What George Washington Said (and How He Said It)

Five years ago I wondered in this blog what George Washington might have sounded like. More recently I found a book called The Founders on the Founders (John P. Kaminski, editor; University Press 2008) with some fascinating letters by people who talked with him.

Charles Willson Peale, the painter, recalled a visit to Mount Vernon in December of 1773:

Several young gentlemen…and myself were engaged in pitching the bar, one of the athletic sports common in those days, when suddenly the colonel appeared among us. He requested to be shown the pegs that marked the bounds of our efforts; then, smiling and without putting off his coat, he held out his hand for the missile…the bar whizzed through the air, striking the ground far, very far, beyond our utmost limits. We were indeed amazed, as we stood around, all stripped to the buff, with shirt sleeves rolled up, and having thought ourselves very clever fellows, while the colonel, on retiring, pleasantly observed, “When you beat my pitch, young gentlemen, I’ll try again.”

Chevalier de La Luzerne in a letter, March 29, 1783:

After a war of eight years, during which he has scarcely left his army, and has never take any repose, he has received the news of the peace with the greatest joy. It made him shed tears, and he said it was the happiest hour of his life.

James McHenry in a letter of December 23, 1783:

Today…the General at a public audience made a deposit of his commission, and in a pathetic (emotional) manner took leave of Congress. It was a solemn and affecting spectacle, such a one as history does not present. The spectators all wept, and there was hardly a member of Congress who did not drop tears. The General’s hand which held the address shook as he read it. But when he commended the interests of his dearest country to Almighty God, and those who had the superintendence of them to his holy keeping, his voice faltered and sunk… After the pause which was necessary for him to recover himself, he proceeded to say in the most penetrating manner, “Having now finished the work assigned me I retire from the great theater of action, and bidding an affectionate farewell to this august body under whose orders I have so long acted, I here offer my commission and take my leave of all the employments of public life.”

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National Portrait Gallery (npg.si.edu)

Fisher Ames to George Richards Minot, May 1789:

I was present (at the inauguration of Washington) in the pew with the President, and I must assure you that…I still think of him with more veneration than for any other person. He addressed the two Houses in the Senate chamber; it was a very touching scene, and quite of the solemn kind. His aspect grave, almost to sadness, his modesty, actually shaking; his voice deep, a little tremulous, and so low as to call for close attention…

Abigail Adams to Mary Cranch, January 1790:

If he (Washington) was not really one of the best intentioned men in the world he might be a very dangerous one. He is polite with dignity, affable without familiarity, distant without haughtiness, grave without austerity, modest, wise and good.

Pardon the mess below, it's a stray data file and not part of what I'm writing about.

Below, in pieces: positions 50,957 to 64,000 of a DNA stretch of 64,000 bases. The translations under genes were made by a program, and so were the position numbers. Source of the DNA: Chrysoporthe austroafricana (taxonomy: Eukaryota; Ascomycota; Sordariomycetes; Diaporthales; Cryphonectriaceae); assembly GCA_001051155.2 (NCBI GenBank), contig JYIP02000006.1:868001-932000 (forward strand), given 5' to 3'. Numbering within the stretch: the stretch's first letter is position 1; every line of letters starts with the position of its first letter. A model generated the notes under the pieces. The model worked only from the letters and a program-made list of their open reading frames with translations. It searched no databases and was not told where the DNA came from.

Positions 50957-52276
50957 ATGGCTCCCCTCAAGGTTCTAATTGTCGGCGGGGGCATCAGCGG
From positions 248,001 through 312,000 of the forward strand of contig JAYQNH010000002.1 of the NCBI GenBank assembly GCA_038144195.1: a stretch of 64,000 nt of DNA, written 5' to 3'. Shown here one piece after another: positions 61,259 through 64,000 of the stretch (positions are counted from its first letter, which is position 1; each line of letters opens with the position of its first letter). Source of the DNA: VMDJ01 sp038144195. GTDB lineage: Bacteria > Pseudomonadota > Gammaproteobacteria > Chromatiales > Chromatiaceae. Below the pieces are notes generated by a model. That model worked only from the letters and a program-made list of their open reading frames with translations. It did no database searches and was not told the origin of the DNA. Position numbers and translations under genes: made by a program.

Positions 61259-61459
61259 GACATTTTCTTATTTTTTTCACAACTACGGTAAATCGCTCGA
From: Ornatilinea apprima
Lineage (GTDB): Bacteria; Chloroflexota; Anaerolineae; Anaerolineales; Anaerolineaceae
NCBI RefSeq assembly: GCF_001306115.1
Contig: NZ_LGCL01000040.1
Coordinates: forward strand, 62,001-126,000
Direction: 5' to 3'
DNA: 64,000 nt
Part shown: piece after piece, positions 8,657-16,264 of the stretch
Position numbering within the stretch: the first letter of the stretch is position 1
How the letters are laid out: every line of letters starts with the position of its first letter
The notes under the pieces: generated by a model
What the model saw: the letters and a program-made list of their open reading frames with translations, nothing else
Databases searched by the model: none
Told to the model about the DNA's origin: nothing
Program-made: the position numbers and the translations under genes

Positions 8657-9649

Julian Ursyn Niemcewiz, May 1798:

He held out his hand to me and shook mine. We went into the parlor: I sat down beside him; I was moved, speechless…He began by questioning me about General Kosciusko…”How long are you in this country?” — “Eight months” — “How do you like it?” –I am happy, Sir, to see in America those blessings which I was so ardently wishing for in my own country.” He bowed his head with a modest air and said to me, “I wished always to your country well and that with all my heart.” He uttered these last words with feeling.

And this letter, which Washington wrote to his wife, Martha, at the beginning of the War for Independence, reveals much. It is rare because she burned most of their correspondence before she died.

My Dearest, I am now set down to write to you on a subject which fills me with inexpressible concern…that it is necessary for me to proceed to Boston to take upon me the command of (the Army). You may believe me my dear Patcy, when I assure you in the most solemn manner, that, so far from seeking this appointment, I have used every endeavor in my power to avoid it... As it has been a kind of destiny that has thrown me upon this service, I shall hope that my undertaking of it is designed to answer some good purpose… I shall rely therefore, confidently, on that Providence which has heretofore preserved and been bountiful to me, not doubting but that I shall return safe to you in the fall. My happiness will flow, from the uneasiness I know you will feel from being left alone—I therefore beg of you to summon your whole fortitude and resolution, and pass your time as agreeable as possible–nothing will give me so much sincere satisfaction as to hear this, and to hear it from your own pen.

He has been gone for 220 years. During his lifetime he was greatly revered, and the passing of time should not dim the virtues he showed his contemporaries: patience, honesty, courage, steadiness, sensitivity, politeness. As Benjamin Rush wrote, He seems to be one of those illustrious heroes whom Providence raises up once in three or four hundred years to save a nation from ruin.

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